The distribution means, methods, and devices are not particularly limited provided that the kit is practical and operable for hunters. The means, methods, and devices, for example, should allow the kit to be portable. Conventional hand-operated spray or pump heads, known to those skilled in the art, can be used, or alternatively, for example, an aspirator head or air-pressure assisted devices. Spraying luminescent aerosols is disclosed in, for example, U.S. Pat. No. 3,744,718, the complete disclosure of which is hereby incorporated by reference. As an example of the practice of this invention, the chemical formulation which creates the luminescent effect when it comes in contact with animal blood can be formulated by mixing in about 500 ml of distilled water about 0.5 g of dry luminol (3-aminophthalhydrazide) with about 25 g of dry sodium carbonate as a buffer. Just prior to use, a mixture of about 3.5 g of dry sodium perborate oxidizing agent is added thereto. These separate components can also be pre-prepared in respective solutions and then those solutions combined in the amounts indicated.
The light emitting reaction is a chemiluminescent reaction based upon the oxidation of, for example, luminol in an alkaline solution in the presence of an oxidizing agent such as, for example, sodium perborate, and a peroxidase system as found within the hemoglobin molecule of blood. The drying blood exposes the heme molecule to allow it to catalyze the reduction of peroxy compounds like sodium perborate through its peroxidase-like activity. This in turn catalyzes the oxidation of luminol by mechanisms known in the art. The present invention, however, is not limited by the theory and nature of such mechanisms. Other luminescent mechanisms may be employed.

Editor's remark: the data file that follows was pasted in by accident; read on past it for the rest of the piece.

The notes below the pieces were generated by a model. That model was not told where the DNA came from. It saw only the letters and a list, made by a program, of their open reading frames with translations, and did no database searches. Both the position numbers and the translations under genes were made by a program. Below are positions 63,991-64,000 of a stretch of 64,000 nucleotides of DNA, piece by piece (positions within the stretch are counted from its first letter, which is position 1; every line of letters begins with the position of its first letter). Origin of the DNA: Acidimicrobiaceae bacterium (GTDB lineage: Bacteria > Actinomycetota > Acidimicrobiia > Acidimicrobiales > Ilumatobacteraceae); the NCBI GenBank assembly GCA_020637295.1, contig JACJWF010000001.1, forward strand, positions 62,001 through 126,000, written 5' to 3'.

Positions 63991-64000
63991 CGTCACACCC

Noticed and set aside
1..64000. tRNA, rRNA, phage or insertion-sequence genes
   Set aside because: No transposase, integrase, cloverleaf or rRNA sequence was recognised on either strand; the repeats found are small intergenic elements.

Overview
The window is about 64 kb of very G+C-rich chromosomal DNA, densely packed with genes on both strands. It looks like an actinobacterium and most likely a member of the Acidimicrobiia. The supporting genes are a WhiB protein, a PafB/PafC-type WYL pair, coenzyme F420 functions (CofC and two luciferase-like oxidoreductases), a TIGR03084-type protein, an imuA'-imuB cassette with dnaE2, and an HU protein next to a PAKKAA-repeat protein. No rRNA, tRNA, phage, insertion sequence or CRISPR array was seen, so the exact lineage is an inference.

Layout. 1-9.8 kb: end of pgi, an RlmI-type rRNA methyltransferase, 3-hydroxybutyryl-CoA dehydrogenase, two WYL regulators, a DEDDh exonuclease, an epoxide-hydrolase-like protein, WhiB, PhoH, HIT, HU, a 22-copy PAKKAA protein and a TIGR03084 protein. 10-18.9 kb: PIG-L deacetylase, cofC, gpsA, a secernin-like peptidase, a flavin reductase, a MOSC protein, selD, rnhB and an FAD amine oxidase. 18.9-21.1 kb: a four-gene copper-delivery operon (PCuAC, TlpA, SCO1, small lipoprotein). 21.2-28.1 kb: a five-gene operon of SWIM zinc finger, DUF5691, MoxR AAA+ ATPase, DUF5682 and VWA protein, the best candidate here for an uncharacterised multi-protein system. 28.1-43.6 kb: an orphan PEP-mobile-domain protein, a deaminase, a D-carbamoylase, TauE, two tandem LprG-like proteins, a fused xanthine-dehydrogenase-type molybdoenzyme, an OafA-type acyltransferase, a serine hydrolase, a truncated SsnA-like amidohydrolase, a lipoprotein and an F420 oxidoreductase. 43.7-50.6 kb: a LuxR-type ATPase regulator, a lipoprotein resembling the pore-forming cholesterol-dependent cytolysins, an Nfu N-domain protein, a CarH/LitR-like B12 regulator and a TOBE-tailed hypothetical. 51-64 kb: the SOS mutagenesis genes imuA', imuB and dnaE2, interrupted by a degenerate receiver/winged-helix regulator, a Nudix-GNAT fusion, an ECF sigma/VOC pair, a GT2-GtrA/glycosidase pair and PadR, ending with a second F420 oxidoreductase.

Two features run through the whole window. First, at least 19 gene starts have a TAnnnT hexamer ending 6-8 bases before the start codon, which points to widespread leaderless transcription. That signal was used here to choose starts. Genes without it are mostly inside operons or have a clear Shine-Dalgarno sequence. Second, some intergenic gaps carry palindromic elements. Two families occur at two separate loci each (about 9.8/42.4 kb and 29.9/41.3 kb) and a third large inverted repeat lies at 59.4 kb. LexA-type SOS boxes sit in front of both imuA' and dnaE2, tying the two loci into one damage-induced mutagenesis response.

Alkaline conditions are preferred for the chemiluminescent reaction to occur, and in particular, pH of between about 8.5 and about 11 is preferred. For example, the aforementioned luminol reaction in the presence of sodium carbonate, Na2 CO3, creates an optimal alkaline solution of pH about 9-11, preferably, 10.4-10.8 with sodium perborate as an oxidizing agent, luminol as the substance to be oxidized, and with distilled water as solvent. Bicarbonate substances are also envisioned to help control pH. For instance, sodium bicarbonate may also be used. Other pH's, however, may be used provided that the advantages of the present invention can be achieved.
For maximum efficiency, the composition ingredients are preferably added in any particular order to the solvent such as distilled water. The person skilled in the art will be able to experiment with the order of mixing to obtain optimal results. Some ingredients, for example, may be premixed before mixing all ingredients together.
In a preferred embodiment, sodium perborate is more soluble in water than sodium carbonate, while luminol is more soluble in water containing sodium carbonate. Therefore, the following exemplary formulation strategy or recipe can be used.
I. 3.5 g sodium perborate
II. 0.5 g luminol+25.0 g sodium carbonate
III. 500 mL distilled water